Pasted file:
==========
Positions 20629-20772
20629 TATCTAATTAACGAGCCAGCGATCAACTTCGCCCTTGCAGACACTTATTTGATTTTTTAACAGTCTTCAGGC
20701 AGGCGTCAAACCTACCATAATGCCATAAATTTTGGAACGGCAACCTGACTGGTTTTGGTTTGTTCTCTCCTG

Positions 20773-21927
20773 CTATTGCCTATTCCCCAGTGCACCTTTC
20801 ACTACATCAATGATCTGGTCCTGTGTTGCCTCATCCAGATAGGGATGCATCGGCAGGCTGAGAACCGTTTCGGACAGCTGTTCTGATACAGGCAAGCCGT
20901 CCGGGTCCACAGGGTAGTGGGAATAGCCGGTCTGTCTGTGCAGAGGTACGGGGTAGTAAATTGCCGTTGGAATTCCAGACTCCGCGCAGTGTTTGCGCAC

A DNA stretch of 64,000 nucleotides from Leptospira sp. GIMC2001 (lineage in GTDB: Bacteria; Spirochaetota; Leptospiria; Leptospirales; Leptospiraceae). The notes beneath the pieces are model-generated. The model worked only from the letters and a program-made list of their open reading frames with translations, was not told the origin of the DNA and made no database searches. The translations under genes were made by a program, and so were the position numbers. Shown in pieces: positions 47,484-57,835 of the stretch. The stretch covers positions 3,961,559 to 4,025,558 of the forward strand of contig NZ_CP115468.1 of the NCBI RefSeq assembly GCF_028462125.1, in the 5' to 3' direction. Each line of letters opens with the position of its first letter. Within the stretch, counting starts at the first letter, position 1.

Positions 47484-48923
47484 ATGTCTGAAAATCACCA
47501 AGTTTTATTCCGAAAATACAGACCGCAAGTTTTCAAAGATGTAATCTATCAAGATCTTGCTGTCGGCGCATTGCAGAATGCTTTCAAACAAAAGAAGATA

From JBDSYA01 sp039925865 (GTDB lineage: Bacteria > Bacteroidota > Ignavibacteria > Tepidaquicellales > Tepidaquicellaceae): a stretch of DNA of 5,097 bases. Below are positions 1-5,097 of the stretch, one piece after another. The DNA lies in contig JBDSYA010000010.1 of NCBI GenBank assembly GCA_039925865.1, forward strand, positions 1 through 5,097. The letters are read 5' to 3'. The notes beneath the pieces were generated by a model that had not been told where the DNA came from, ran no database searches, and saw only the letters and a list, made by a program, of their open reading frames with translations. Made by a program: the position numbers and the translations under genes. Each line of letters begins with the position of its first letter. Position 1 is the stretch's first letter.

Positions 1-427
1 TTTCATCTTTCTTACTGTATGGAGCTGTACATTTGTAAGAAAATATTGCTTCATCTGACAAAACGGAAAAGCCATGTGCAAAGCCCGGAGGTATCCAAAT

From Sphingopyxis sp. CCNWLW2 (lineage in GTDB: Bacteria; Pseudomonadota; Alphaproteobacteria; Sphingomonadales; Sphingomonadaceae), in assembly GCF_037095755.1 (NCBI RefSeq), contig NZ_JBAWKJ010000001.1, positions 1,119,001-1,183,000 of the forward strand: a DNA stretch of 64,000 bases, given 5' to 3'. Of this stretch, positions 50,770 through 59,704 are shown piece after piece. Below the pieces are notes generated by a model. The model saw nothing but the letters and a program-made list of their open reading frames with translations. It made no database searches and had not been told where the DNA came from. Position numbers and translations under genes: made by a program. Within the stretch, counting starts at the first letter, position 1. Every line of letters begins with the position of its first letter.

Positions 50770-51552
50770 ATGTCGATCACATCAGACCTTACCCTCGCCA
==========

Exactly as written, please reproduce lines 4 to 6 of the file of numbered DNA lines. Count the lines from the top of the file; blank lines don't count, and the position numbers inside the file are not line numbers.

Positions 20773-21927
20773 CTATTGCCTATTCCCCAGTGCACCTTTC
20801 ACTACATCAATGATCTGGTCCTGTGTTGCCTCATCCAGATAGGGATGCATCGGCAGGCTGAGAACCGTTTCGGACAGCTGTTCTGATACAGGCAAGCCGT